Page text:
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“Is Donald Trump really a billionaire?” everyone seemed to be asking after the New York Times dropped a bombshell report about the president’s taxes, which detailed big losses in some years and limited income in others. The answer: Yes, he is indeed.
In fact, Trump is a multibillionaire, worth $2.5 billion, by our count. His portfolio, which includes commercial buildings, golf properties and branding businesses, is worth an estimated $3.66 billion before debt. The president has a fair amount of leverage—adding up to a roughly $1.13 billion—but not enough to drag his net worth below a billion dollars.
To understand how Donald Trump could be so rich—yet look so poor—it’s essential to comprehend the difference between what we’ll call (a) taxable income and (b) operating income. Taxable income is the amount people tell the Internal Revenue Service they earned, after subtracting a bunch of things like depreciation, interest, past losses and, in Trump’s case, questionable business expenses. Operating income captures the amount businesses make from their standard operations, ignoring a bunch of fancy accounting tricks and financial maneuvers.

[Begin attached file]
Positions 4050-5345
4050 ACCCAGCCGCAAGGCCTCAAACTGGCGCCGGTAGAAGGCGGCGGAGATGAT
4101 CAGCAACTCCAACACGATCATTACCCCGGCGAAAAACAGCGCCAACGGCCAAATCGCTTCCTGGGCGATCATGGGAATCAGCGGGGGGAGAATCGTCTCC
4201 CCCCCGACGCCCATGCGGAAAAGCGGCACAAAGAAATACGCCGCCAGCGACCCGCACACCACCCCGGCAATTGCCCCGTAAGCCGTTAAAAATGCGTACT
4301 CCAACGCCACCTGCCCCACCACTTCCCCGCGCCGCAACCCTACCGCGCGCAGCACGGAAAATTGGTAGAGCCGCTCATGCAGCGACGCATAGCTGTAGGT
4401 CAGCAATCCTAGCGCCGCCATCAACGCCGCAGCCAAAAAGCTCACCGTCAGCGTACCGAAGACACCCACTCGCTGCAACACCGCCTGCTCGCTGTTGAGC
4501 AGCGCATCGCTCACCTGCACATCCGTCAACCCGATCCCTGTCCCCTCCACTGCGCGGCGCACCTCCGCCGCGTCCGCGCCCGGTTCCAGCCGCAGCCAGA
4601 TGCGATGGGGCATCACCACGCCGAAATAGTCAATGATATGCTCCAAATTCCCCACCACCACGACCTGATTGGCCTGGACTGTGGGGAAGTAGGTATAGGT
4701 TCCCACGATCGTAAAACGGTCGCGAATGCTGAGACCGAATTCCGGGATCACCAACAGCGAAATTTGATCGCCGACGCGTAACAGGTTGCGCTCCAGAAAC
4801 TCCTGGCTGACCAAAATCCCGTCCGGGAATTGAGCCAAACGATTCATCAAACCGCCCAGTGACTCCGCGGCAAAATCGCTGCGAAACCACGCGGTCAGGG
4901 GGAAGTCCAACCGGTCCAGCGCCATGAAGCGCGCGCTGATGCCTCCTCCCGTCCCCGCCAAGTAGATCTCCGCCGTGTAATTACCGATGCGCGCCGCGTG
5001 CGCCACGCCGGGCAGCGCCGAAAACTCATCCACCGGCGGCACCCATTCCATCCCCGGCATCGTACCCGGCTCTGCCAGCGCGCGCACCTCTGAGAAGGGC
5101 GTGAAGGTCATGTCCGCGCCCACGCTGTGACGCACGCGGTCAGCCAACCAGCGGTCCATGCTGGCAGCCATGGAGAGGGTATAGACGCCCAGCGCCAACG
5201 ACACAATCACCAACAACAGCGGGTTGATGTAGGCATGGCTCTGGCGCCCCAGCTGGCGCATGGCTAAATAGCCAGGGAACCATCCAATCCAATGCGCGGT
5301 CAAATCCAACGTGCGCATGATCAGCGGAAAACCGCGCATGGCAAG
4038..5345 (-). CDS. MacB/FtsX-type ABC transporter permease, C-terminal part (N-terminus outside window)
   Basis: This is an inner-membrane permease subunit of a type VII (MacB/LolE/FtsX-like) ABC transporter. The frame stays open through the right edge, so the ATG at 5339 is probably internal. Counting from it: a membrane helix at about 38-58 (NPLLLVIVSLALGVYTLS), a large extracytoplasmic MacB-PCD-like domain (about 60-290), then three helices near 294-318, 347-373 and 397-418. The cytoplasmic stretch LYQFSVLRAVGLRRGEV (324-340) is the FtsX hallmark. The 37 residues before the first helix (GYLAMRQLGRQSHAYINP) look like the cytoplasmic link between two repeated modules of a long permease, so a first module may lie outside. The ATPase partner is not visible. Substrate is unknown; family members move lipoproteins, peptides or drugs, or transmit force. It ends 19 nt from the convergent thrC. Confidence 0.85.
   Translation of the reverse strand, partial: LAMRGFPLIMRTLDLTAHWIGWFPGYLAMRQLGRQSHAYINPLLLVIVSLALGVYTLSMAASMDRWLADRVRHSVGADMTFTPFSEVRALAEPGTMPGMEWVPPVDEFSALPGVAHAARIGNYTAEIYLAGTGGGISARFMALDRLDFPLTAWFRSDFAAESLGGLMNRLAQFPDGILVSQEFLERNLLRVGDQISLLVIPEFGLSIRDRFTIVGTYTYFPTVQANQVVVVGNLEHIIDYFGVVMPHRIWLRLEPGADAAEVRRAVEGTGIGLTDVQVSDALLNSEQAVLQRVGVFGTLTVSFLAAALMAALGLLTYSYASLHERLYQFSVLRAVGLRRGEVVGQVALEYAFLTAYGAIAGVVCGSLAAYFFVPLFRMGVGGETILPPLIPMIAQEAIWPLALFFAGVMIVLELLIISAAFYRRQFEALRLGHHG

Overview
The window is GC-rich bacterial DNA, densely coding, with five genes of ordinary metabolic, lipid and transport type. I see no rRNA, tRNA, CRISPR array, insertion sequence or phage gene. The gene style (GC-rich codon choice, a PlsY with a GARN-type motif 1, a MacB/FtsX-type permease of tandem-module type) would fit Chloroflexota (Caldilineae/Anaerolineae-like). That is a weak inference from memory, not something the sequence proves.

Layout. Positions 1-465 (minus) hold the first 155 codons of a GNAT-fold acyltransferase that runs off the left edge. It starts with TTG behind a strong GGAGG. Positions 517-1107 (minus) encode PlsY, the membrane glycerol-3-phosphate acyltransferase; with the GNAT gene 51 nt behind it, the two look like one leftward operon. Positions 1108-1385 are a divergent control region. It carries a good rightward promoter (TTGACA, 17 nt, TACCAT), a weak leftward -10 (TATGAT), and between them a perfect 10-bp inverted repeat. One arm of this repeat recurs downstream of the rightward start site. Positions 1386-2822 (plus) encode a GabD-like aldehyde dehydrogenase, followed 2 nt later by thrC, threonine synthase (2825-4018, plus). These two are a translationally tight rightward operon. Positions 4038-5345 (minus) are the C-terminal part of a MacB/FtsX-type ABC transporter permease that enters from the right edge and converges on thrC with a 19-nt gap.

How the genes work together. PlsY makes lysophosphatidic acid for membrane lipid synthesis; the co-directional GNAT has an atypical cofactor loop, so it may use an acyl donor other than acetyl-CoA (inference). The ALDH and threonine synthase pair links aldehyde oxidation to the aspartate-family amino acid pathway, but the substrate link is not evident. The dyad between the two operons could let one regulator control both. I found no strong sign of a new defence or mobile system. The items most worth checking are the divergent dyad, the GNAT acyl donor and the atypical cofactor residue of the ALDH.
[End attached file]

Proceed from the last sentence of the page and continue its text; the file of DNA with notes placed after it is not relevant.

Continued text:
Many of Donald Trump’s businesses generate a huge amount of operating income, even though his IRS filings reportedly show very little taxable income. That’s important because operating income, not taxable income, is a key factor in determining the value of a real estate asset. Investors want to know how much a building throws off in annual profits. What happens after that on a personal tax return—the level of financial wizardry that a seller might use to make their operating profit look like a loss, and thereby avoid taxes—doesn’t matter much to a potential buyer.
“There’s the tax world, and then there’s the real world,” says Eric Anton, a commercial real estate broker in New York City. “They’re totally different.”
Trump’s operating income is real and documented, laid out in paperwork from local tax offices, the Securities and Exchange Commission and the president’s business partners. Don’t be fooled: The news is not that the president is broke (the Times story notes that tax returns do not list someone’s net worth). The news, instead, is that Donald Trump seems to have avoided paying much in taxes despite significant operating profits at certain properties. In other words, he figured out how to share very little of his fortune with the country he now leads.
Read the full profile on Forbes: https://www.forbes.com/sites/danalexander/2020/09/28/yes-donald-trump-is-still-a-billionaire-that-makes-his-750-tax-payment-even-more-scandalous/#5531f7912885
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